They have already been champions of England seven times in 12 years and now Pep Guardiola’s team have repeated the epic 1999 single-season achievement of Sir Alex Ferguson’s Manchester United – Premier League, FA Cup, Champions League.

Presumably someone will manage it at some point and gain the League Cup in the same season too….

Goddam idiots

The fixtures will not be confirmed until the final line-up is known but it will be a cross-pool format with each side playing three matches and there is every chance that the Red Roses could face the Black Ferns for the first time since losing last year’s World Cup final – and on New Zealand soil. World Rugby confirmed on Friday that New Zealand will host WXV1, with matches played in different cities across three weekends, Oct 21 and 28 and Nov 4.

Therein lies one of the flaws of this year’s launch event: two of those weekends clash with the men’s World Cup semi-finals and final, so how much exposure and cut-through will WXV get?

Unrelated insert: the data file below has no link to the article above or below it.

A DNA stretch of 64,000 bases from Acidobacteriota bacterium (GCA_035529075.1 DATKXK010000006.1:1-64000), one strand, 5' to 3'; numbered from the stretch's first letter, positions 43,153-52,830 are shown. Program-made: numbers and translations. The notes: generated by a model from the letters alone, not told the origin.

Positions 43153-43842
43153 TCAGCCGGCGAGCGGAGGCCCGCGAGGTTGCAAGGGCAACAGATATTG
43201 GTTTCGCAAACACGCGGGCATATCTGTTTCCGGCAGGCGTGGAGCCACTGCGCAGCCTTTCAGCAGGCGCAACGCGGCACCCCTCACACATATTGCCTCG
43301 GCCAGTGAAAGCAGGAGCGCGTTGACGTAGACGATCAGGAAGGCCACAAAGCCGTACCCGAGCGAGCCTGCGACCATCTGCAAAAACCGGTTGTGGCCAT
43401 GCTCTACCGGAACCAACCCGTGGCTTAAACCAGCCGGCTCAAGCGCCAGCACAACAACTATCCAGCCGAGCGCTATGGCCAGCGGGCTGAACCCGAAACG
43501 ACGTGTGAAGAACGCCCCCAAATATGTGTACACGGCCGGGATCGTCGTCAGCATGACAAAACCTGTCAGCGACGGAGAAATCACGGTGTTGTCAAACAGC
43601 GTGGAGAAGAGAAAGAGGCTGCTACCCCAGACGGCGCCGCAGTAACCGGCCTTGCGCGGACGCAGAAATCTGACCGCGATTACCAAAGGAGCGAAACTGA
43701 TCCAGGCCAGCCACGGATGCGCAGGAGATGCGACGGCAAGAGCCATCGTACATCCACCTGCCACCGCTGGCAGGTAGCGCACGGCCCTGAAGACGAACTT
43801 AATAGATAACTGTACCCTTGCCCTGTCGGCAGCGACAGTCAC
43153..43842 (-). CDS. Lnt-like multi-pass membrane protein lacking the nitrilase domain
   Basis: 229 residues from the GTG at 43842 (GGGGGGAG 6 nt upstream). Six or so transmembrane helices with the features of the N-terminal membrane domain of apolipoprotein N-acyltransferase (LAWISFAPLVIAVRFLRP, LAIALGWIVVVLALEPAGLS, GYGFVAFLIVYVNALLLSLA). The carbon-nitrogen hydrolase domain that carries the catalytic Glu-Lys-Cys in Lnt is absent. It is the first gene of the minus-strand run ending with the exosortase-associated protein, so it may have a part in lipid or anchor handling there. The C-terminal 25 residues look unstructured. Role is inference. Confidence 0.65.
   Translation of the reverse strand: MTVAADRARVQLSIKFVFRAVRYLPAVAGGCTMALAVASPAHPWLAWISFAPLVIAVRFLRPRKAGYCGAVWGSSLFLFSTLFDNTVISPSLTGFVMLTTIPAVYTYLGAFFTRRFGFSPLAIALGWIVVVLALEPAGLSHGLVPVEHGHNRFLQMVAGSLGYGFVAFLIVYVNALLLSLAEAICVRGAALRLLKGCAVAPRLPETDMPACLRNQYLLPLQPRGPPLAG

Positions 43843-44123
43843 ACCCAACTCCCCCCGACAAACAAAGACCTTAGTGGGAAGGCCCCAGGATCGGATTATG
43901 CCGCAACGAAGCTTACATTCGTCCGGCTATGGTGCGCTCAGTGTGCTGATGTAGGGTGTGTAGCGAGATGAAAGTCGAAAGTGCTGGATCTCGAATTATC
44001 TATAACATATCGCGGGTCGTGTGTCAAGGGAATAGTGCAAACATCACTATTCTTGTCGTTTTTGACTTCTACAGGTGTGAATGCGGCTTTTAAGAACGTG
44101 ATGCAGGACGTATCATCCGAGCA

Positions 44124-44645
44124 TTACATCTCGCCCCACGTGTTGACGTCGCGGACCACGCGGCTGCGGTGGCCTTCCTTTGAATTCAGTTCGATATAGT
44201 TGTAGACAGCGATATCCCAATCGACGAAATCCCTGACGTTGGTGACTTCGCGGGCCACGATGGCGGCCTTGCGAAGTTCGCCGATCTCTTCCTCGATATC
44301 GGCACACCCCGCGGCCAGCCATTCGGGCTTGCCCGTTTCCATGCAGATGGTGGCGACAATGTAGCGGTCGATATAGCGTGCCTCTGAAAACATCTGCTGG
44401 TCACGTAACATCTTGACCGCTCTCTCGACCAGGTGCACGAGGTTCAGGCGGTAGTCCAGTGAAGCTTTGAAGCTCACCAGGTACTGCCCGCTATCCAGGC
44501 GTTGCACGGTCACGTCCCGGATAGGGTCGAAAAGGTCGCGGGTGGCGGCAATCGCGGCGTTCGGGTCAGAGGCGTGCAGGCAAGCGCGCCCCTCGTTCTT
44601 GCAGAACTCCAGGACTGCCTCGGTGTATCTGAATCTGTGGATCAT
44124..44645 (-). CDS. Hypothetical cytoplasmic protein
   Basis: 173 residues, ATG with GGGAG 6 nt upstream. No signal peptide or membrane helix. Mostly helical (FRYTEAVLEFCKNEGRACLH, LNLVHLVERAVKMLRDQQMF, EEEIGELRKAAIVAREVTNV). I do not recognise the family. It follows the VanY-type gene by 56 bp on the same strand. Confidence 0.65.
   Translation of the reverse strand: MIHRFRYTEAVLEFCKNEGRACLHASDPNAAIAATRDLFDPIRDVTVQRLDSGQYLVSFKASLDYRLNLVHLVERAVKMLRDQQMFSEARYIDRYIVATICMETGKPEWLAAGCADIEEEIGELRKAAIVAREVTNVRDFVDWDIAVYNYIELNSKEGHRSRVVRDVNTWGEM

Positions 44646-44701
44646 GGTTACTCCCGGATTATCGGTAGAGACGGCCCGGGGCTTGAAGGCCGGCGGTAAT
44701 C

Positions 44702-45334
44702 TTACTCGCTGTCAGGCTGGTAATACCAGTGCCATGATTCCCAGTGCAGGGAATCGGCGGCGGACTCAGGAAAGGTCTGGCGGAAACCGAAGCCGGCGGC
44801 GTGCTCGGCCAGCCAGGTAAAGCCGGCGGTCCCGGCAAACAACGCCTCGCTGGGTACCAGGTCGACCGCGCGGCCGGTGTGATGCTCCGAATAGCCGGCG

The “mission” of WXV, according to World Rugby’s press release, is to raise the profile of the women’s game but it is going to be hard to do that with the sport’s biggest event reaching its climax at the same time. The two tournaments may be taking place in different time zones but the focus of rugby fans and media will be firmly on events in France, with broadcasters in particular unlikely to have huge budgets or airtime to bid for the rights.

What you actually do is have all of these competitions on the same annual cycle, in the same place. As with mooted plan have the Nations’ Cup (ie, all the second line national teams who didn’t make the World Cup) in the same place and at the same time as the World Cup.

Every four years have that 6 week (?) jamboree of all rugby – major nations, minor, male and female – in the same place at the same time.

If nothing else the cross breeding certainties will improve the game in the next generation.